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What advantages does using (function(window, document, undefined) { … })(window, document) confer?

I'm increasingly seeing code like this in libraries I've been using:

(function (window) {
    var Foo = function () {
    }

    window.Foo = Foo;
})(window);

The argument I've seen for doing this is to avoid working in the global scope when creating (pseudo) classes. But, correct me if I'm wrong, I always understood that window IS the global scope. I believe, when you create a global variable, you are really only adding a property to window anyway... Unless this is changing for ES5 strict?

So, basically, what's the point? The only benefit I can see to code organised like this is if you wanted to easily change the namespace of your classes at a later date by passing in an argument other than window.

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marked as duplicate by epascarello, Paul Hiemstra, brenjt, Brian Mains, UmNyobe Oct 22 '12 at 17:57

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1  
check this thread: stackoverflow.com/questions/5020479/… and this one as well: stackoverflow.com/questions/2716069/… ... looks like it's mostly for performance reasons having to do with function lookup speed –  sgroves Oct 22 '12 at 14:34
    
The answer is that while defining various variables inside the scope of this function, only the Foo member is attached to the window at the end. so you can have your logic vars do their business and remain outsite of the global scope's reach. –  Omri Oct 22 '12 at 14:35
1  
Other possibly useful threads: stackoverflow.com/questions/8275658/… stackoverflow.com/questions/4598479/… TL;DR: window can now be overridden, also marginal performance and minification benefits –  jrajav Oct 22 '12 at 14:36
    
useful links, thank you –  baseten Oct 22 '12 at 14:51

3 Answers 3

up vote 1 down vote accepted

Infact, strict mode throws an exception if you forget to use var for any variable declaration. But that works even without using an outer closure.

Using this pattern is much more for protecting yourself from the outside javascript world. For instance, some other script overwrites window.undefined or any other variable, you can grab the value within that closure to savely access it from within.

For instance

(function _myApp( win, doc, undef ) {
    // app code
}( this, this.document ));

Also, when declaring variables with var, or creating function declarations, those are always stored within the current Activation Object respectively the Lexical Environment Record. That means, without using a Function context, you can easily overwrite methods and variables from some other point, because all of those would get stored in the current Context (which would be the global one)

So:

(function _myApp( win, doc, undef ) {
    var myVar = 42;

    function myFunc() {
    }
}( this, this.document ));

(function _myModule( win, doc, undef ) {
    var myVar = 42;

    function myFunc() {
    }
}( this, this.document ));

This works because of closure and Context, but if you would use the same code, without the Function Context, we would obviously overwrite our myVar and myFunc. This could happen from everywhere, within the same file or in another loaded script.

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Yes and I'll be happy to see that exception. But there seems to be no scoping benefit to declaring a global this way from just a var with no outer closure. Security benefit is interesting as is slight performance and minification improvements. –  baseten Oct 22 '12 at 14:49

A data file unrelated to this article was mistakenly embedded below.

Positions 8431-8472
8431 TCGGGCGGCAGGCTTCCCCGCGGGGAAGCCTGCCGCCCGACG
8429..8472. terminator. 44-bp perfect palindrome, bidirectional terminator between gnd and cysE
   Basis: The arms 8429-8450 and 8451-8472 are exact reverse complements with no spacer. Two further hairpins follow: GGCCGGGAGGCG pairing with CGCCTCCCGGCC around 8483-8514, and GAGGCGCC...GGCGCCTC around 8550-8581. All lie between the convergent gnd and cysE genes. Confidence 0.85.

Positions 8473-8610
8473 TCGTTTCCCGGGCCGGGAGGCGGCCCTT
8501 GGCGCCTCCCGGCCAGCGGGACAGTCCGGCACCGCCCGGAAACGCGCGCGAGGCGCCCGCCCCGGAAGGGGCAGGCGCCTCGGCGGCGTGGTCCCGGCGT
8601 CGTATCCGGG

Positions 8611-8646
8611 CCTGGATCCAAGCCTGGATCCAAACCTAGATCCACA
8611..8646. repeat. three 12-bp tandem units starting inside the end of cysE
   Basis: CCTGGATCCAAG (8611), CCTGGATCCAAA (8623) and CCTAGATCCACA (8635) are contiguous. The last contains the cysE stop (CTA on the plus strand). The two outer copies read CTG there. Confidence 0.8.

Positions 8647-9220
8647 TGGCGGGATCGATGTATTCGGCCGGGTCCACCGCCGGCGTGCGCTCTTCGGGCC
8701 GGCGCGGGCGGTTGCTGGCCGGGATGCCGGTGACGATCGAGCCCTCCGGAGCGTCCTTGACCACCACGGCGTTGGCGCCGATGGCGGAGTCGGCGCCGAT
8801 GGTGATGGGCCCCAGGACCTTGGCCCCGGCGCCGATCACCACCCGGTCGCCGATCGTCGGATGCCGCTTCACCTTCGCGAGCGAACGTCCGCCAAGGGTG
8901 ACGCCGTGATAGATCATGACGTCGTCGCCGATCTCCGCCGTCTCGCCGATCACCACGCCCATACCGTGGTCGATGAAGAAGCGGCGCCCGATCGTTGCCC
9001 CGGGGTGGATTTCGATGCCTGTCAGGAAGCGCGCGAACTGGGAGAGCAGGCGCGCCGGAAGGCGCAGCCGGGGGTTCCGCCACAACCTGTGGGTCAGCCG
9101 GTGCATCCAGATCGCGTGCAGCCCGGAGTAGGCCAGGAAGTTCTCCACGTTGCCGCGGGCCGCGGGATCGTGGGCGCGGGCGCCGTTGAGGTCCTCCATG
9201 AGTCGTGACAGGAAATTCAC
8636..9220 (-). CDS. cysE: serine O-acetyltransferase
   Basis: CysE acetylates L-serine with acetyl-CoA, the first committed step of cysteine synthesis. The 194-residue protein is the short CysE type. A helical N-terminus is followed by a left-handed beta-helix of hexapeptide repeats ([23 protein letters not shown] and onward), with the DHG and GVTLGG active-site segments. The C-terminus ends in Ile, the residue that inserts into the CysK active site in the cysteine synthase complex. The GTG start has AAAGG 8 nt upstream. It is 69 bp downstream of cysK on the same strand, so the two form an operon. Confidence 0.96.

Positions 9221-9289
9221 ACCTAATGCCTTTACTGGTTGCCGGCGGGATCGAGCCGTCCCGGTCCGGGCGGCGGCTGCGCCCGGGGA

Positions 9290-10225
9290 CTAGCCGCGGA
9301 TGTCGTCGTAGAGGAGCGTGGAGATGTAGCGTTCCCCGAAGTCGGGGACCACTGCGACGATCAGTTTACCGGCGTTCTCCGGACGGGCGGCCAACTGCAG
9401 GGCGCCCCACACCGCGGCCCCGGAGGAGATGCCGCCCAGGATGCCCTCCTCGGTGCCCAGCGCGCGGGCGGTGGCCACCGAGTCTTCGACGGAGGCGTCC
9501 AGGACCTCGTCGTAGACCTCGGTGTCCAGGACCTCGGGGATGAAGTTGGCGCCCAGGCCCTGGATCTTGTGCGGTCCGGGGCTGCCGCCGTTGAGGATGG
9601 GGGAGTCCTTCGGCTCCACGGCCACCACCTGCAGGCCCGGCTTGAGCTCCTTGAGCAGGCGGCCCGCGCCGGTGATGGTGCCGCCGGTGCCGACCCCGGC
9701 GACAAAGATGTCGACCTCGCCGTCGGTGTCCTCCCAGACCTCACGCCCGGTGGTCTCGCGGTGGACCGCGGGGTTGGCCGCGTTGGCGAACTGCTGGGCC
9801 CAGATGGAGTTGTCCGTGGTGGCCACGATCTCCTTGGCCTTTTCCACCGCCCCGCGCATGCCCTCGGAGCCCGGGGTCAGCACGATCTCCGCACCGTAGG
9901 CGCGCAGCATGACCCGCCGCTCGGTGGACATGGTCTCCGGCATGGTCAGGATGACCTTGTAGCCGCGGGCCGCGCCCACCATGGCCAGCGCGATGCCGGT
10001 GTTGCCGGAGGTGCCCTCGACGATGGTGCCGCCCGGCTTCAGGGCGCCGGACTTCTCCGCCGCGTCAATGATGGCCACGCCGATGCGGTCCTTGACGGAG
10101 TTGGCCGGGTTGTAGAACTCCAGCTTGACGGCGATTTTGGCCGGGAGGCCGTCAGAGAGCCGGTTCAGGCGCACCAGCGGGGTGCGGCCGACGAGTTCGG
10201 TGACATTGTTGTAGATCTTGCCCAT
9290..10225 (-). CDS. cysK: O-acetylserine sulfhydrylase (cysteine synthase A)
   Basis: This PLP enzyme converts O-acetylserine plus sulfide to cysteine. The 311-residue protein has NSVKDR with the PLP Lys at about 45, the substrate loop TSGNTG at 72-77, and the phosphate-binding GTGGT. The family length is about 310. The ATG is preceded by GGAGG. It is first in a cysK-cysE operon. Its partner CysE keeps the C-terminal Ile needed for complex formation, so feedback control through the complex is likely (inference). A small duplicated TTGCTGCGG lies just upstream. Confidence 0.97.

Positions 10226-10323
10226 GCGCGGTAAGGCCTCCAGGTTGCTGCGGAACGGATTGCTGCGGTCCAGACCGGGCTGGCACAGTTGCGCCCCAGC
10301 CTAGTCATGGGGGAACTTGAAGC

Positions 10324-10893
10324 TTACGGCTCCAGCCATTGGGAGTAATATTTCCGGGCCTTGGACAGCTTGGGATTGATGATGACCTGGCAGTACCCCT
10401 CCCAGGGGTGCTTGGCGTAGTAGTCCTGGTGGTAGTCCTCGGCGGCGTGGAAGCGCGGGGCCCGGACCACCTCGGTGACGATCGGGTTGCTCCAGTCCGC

@blask: interestingly, I benchmarked the access specifically on the window object some time ago and as result, it what always faster to access the cached reference than directly accessing window. Worst performance you'll gain by just relying on the browsers scope-chain lookup, means, just calling setTimeout for instance. –  jAndy Oct 22 '12 at 14:54

As evil as global variables are, you need to have atleast one or there's no way to access your script. The code you provided is one way to create that one global variable. I prefer this way:

window.Foo = (function () {
    var func = function () {
        //  ...
    };

    return {
        func: func
    };
})();
share|improve this answer
    
Which is Douglas Crockford's method as from here: stackoverflow.com/questions/5020479/… The way I tend to write js I will only create Global Variables for my classes anyway. So having the additional scoping function seems unnecessary. Minification and Performance benefits are interesting though –  baseten Oct 22 '12 at 14:44
    
@blask the additional scoping is the only way to achieve public and private methods, it is not unnecessary. this particular pattern is called revealing module IIFE –  jbabey Oct 22 '12 at 15:03
    
yes I do this with an additional closure too, sorry I was referring specifically to passing the window object through in the manner of the original post –  baseten Oct 22 '12 at 15:23

Your're right, but the difference is that the code inside of the function acts like an automatic init function.

(function (window) {
    var Foo = function () {
    }

    var Bar = 69; // not in global scope

    window.Foo = Foo; // in global scope
})(window);

As opposed to

var Foo = function () { // in global scope
}

var Bar = 69; // in global scope

and

var Foo = function () { // in global scope
}

function init () {
    var Bar = 69; // not in global scope
}
init();
share|improve this answer
    
There's still no need to pass in window as a parameter. You can accomplish the same effect with an IIFE that returns the object you want to assign. See jbabey's answer. –  jrajav Oct 22 '12 at 14:39
    
That's the benefit of using the self calling anonymous function, but doesn't relate to the scoping issues –  baseten Oct 22 '12 at 14:42

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